Airstrikes in Syria pinpoint Iranian influence

Once again it appears that pro-Iranian militias, such as the Fatimiyoun which are recruited from Afghan Shi’ites, were impacted by the airstrikes.

Liwa Fatemiyoun fighters during the Palmyra offensive, Dec. 2016 (photo credit: TASNIM NEWS AGENCY/WIKIMEDIA COMMONS)
Liwa Fatemiyoun fighters during the Palmyra offensive, Dec. 2016
(photo credit: TASNIM NEWS AGENCY/WIKIMEDIA COMMONS)
Airstrikes have targeted an area of “pro-Iranian militia” influence in the vicinity of Al-Bukamal on the Euphrates River in the Deir 
ez-Zor Governorate of eastern Syria near the border with Iraq, the Syrian Observatory for Human Rights reported Saturday.
This area has often been targeted in the past by airstrikes. Syrian regime media has blamed Israel for these strikes in the past.  
This follows other mysterious explosions on January 13 and 22, the report said. There were airstrikes near Al-Zamaliyah, southeast of  Masyaf in Syria, according to reports on January 22. Syrian air-defense systems, firing wildly, apparently even shot a projectile that crashed in Jordan and one that fell on a civilian home.
The strikes took place at 4 a.m. and were carried out from aircraft over Tripoli in Lebanon, according to Syrian Arab News Agency, a regime-controlled news agency. The targets were near Hama.
The January 13 airstrikes hit Iranian militias in Syria near the Iraqi border. Those were considered the fourth similar airstrikes in 
several weeks. Reports suggested at the time that US intelligence aided the strikes and that pro-Iranian militias might relocate to 
Iraq due to the beating they were receiving.  
Once again it appears that pro-Iranian militias, such as the Fatimiyoun, which are recruited from Afghan Shi’ites, were impacted. 
These groups are part of Iranian networks from the Iraqi border to Deir ez-Zur along the Euphrates.  
The airstrikes on January 30, 22 and 13 appear to be part of a pattern that has emerged over the years. While some Syrian sources blame Israel, Iran tends to remain quiet about what is happening in Syria.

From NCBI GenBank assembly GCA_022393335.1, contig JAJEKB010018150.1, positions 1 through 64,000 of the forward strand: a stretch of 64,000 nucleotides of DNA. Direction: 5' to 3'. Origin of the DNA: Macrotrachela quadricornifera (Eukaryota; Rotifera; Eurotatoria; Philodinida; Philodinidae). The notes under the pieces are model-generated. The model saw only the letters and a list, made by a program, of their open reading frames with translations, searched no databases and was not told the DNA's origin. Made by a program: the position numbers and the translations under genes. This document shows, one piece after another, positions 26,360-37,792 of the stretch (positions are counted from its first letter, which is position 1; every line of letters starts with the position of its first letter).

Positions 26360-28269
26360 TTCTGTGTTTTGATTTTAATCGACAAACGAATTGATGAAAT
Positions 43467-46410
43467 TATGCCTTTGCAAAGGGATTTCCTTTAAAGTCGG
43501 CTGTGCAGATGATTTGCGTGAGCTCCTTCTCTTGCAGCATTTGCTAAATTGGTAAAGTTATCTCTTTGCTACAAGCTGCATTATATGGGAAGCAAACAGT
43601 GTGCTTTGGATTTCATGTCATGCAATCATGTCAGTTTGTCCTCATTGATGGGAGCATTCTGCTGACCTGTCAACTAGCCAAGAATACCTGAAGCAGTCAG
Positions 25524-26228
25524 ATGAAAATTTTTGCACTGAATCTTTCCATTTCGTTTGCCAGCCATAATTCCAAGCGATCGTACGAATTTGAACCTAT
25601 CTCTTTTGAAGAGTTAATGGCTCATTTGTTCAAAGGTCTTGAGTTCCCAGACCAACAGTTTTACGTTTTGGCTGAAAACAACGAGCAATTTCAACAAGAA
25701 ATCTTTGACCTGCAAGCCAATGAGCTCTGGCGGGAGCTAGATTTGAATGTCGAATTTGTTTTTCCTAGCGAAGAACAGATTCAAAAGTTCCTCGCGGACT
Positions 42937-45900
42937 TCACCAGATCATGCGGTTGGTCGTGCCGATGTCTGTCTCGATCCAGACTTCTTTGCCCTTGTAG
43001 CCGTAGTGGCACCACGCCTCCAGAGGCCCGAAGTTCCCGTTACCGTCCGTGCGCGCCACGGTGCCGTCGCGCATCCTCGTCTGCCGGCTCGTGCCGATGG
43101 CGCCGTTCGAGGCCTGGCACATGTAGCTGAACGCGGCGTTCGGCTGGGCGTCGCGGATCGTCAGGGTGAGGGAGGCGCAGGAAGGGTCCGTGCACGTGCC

Israel has in the past said Iran must end its entrenchment in Syria. Tehran has had some 1,000 Islamic Revolutionary Guard Corps 
personnel in Syria in the past, but this number may now be slightly less. It now has tens of thousands of militia members there.
Iran also has trafficked precision munitions, drones, air defense, missiles and other weapons to Syria. Tehran sends some of these 
munitions to Hezbollah. It also seeks to warehouse weapons and manufacture them.  
In January 2019, the IDF chief of staff said Israel had carried out 1,000 airstrikes on Iranian targets in Syria. Since then, other 
operations have been mentioned, such as in August and on November 17 last year.
Israel was stepping up airstrikes in January, according to FDD’s Long War Journal, an American news website that reports on the war on terrorism. Syrians reported a family had been harmed during the January 22 airstrikes near Hama. There were dozens of airstrikes in Syria in 2020, the IDF annual report for 2020 noted.
There are also tensions near the Golan Heights between the Syrian regime and former Syrian rebels. Reports of clashes over the weekend form part of a larger series of clashes last September and November. It now appears Dara’a and areas near the Golan are suffering a crackdown by Syrian regime forces.
However, the complex area with many demobilized Syrian rebels, who were recruited into the Russian-backed 5th Corps, continues to cause problems for Damascus.